Defending the Fifth Freedom: Protecting the Right to Read for Incarcerated Individuals

Saturday, June 25, 1:00pm – 2:15pm


Panelists (left to right):

  • Reginald Dwayne Betts
  • Jeanie Austin
  • Randall Horton
  • Enrique Rivera
  • ALA Executive Director, Tracie D. Hall, Moderator
Defending the Fifth Freedom Panel Speakers Photo

A Reading and Panel Discussion
Moderated by ALA Executive Director Tracie D. Hall


The US has the highest incarceration rate in the world, detaining almost 2.3 million people in various facilities in the US and its territories. Low literacy and limited access to reliable information networks have been identified as chief contributors to this prison pipeline. Though research has shown that increasing reading and learning for detained and formerly detained individuals leads to successful rehabilitation and reentry, book and digital access remains limited for many. The nonprofit PEN America has stated that “the most extensive book ban in America is happening in the prison system.” As ALA prepares to revise its Standards for Adult Correctional Institutions for the first time since 1992, this panel brings together some of the writers, thinkers, and practitioners advocating to preserve library services and the right to read in the age of mass incarceration.


Reginald Dwayne Betts

Reginald Dwayne Betts is the founder of Freedom Reads, a first-of-its-kind organization working to radically transform access to literature in prison. After serving nine years in prison beginning at age sixteen, Betts has gone on to become a graduate of the Yale Law School and a critically acclaimed writer. His three collections of poetry include the recently published, "Felon, Bastards of the Reagan Era" and "Shahid Reads His Own Palm."

Jeanie Austin 

Jeanie Austin earned their PhD in library and information science at the University of Illinois at Urbana-Champaign. Austin is a jail and reentry services librarian at the San Francisco Public Library and has provided library services in juvenile detention centers and jails for over a decade. In addition to authoring numerous journal articles, their book, "Library Services and Incarceration: Recognizing Barriers, Strengthening Access" was published by the American Library Association in 2021.

Randall Horton

Randall Horton is the recipient of a National Endowment of the Arts Fellowship, the Gwendolyn Brooks Poetry Award, and a 2021 American Book Award for his collection of poetry {#289-128}. His latest book, "Dead Weight: A Memoir in Essays" was published by Northwestern University Press this year. Horton is currently the only tenured Full Professor in the United States to have had seven felony convictions. He teaches at the University of New Haven.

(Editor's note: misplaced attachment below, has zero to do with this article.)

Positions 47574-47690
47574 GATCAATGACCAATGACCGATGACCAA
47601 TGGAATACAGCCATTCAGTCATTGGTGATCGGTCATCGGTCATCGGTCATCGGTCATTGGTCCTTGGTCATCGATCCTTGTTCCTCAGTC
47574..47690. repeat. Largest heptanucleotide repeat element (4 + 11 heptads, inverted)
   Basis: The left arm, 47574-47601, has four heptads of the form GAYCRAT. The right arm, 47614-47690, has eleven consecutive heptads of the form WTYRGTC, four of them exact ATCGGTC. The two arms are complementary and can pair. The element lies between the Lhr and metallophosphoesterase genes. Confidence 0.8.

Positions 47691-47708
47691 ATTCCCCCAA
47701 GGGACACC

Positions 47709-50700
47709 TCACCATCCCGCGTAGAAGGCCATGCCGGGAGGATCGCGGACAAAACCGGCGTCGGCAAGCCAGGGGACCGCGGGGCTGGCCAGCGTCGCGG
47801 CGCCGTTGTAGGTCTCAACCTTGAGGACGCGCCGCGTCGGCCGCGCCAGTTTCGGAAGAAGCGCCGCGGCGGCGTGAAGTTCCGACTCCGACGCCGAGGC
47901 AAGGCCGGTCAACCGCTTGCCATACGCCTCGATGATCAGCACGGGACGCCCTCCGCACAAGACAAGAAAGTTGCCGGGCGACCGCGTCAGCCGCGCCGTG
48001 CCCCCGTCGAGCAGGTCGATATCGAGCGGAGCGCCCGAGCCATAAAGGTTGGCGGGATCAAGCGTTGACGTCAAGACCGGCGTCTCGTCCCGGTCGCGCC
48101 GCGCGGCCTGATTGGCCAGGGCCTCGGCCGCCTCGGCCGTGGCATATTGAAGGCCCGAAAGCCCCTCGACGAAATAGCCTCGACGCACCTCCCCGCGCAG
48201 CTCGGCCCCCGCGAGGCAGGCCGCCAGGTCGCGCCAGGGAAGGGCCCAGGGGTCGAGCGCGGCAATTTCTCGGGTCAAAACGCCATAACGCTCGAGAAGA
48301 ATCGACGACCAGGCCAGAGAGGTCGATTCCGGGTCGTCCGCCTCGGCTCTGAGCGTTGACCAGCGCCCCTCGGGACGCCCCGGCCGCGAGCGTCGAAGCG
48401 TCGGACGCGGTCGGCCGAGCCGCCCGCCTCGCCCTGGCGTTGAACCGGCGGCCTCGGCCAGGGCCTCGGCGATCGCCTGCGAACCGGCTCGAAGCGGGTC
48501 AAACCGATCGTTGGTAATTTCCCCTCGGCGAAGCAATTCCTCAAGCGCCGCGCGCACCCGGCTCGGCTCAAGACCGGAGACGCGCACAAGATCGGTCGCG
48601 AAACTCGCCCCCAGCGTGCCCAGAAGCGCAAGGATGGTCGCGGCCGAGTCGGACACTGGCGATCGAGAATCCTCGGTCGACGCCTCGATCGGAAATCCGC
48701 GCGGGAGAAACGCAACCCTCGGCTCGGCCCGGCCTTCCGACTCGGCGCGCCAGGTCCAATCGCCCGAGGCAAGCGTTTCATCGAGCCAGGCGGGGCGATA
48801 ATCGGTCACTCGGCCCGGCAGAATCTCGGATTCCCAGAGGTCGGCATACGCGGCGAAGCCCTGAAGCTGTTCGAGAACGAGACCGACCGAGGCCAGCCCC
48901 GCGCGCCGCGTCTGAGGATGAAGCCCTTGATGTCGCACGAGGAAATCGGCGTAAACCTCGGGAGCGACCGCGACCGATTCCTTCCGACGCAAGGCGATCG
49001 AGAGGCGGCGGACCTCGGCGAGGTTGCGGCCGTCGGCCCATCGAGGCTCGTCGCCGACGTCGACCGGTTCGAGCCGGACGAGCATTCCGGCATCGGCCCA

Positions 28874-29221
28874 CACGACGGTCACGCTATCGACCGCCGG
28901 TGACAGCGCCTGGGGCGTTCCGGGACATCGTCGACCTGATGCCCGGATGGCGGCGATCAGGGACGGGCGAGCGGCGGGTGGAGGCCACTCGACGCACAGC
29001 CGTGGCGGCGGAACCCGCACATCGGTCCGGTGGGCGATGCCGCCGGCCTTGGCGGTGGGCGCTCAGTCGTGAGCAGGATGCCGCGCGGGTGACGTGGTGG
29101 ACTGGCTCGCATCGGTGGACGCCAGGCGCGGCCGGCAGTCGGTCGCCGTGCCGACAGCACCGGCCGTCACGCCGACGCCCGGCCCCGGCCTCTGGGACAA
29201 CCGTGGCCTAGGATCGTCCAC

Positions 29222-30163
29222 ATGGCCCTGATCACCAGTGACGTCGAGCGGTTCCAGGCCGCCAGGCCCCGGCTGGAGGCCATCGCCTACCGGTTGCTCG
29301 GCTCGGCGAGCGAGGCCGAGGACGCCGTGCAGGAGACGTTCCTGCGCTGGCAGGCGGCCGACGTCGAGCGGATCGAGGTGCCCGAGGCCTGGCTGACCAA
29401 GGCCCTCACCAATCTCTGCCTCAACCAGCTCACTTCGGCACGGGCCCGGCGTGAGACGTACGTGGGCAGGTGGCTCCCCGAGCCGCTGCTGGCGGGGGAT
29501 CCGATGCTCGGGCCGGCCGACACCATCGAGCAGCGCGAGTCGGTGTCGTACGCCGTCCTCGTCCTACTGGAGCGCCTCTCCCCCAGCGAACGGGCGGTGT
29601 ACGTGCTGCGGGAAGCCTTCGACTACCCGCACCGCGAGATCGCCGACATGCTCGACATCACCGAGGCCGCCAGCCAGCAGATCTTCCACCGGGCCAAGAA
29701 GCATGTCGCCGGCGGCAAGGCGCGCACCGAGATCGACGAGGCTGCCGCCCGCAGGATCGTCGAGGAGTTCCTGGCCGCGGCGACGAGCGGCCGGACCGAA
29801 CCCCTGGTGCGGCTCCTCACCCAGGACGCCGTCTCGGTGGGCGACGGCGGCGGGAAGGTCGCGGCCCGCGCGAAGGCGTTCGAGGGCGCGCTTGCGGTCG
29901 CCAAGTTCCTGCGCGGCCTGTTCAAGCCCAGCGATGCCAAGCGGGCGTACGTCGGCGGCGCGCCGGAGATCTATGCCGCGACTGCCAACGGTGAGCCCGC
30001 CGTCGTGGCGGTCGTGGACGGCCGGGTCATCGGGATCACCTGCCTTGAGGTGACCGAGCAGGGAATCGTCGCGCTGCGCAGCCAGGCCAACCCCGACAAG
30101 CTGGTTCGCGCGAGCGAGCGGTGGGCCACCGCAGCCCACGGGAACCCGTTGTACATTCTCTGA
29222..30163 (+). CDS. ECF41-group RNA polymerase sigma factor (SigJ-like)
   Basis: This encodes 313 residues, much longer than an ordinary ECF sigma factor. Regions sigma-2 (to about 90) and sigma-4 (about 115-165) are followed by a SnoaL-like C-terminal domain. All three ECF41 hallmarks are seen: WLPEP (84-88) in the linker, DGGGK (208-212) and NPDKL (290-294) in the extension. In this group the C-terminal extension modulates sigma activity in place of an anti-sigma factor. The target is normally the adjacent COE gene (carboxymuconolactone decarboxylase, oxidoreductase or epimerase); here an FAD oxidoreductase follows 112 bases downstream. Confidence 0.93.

Enrique Rivera

Enrique Rivera is a bilingual outreach specialist at Multnomah County (Oreg.) Library. His passion for library services to incarcerated people developed when he became an avid library user after serving a 6-year prison sentence as a young adult. In 2018, Rivera combined his life experiences with his passion for libraries and began providing library services to adults in custody at Columbia River Correctional Institution and later at Multnomah County Inverness Jail. 

Tracie D. Hall – Moderator

In February 2020, Tracie D. Hall was appointed the American Library Association’s 10th executive director becoming the first African American woman to hold that role in its 146-year history. Hall has spent her career in library, educational, and arts administration.  She has worked at the Seattle Public Library, the New Haven Free Public Library, Hartford Public Library, and Queens Library where she served as Vice President for Strategy and Organizational Development. In 1998, she was among the first cohort of ALA’s Spectrum Scholars, a grant program to diversify librarianship, and later served as the director of ALA’s Office for Diversity. She has served on advisory councils for the Institute of Museum and Library Services and written for the field’s major publications. She was highlighted as a “Mover and Shaker” in the field by Library Journal early in her career. Hall has also served in multiple roles in academia, including as assistant dean of Dominican’s Graduate School of Library and Information Science in River Forest, IL and as visiting professor at Wesleyan, Southern Connecticut State, and Catholic Universities, among others. Most recently, Hall directed the culture portfolio at the Chicago-based Joyce Foundation, developing new grant programs designed to foster greater equity and diversity in arts administration, scale neighborhood-based arts investment, and catalyze creative entrepreneurship. Prior to that, she worked as Deputy Commissioner of Chicago’s Department of Cultural Affairs and Special Events and as community investment strategist in Global Corporate Citizenship at The Boeing Company. A civic leader in Chicago, Hall was appointed by Mayor Lori Lightfoot to serve on the City of Chicago’s Cultural Advisory Council in 2020. She also serves on the Boards of the Court Theatre, Crossroads Fund, and Links Hall. In addition to her MLIS from the Information School at the University of Washington, Hall holds an MA in International and Area studies from Yale University and dual bachelor’s degrees in Law and Society and Black Studies from the University of California, Santa Barbara. Hall has also studied at the Universities of Nairobi and Dar es Salaam in East Africa. A recipient of numerous honors and awards for her arts, library, and community leadership, Hall was born and raised in south central Los Angeles and makes her home on Chicago’s south side.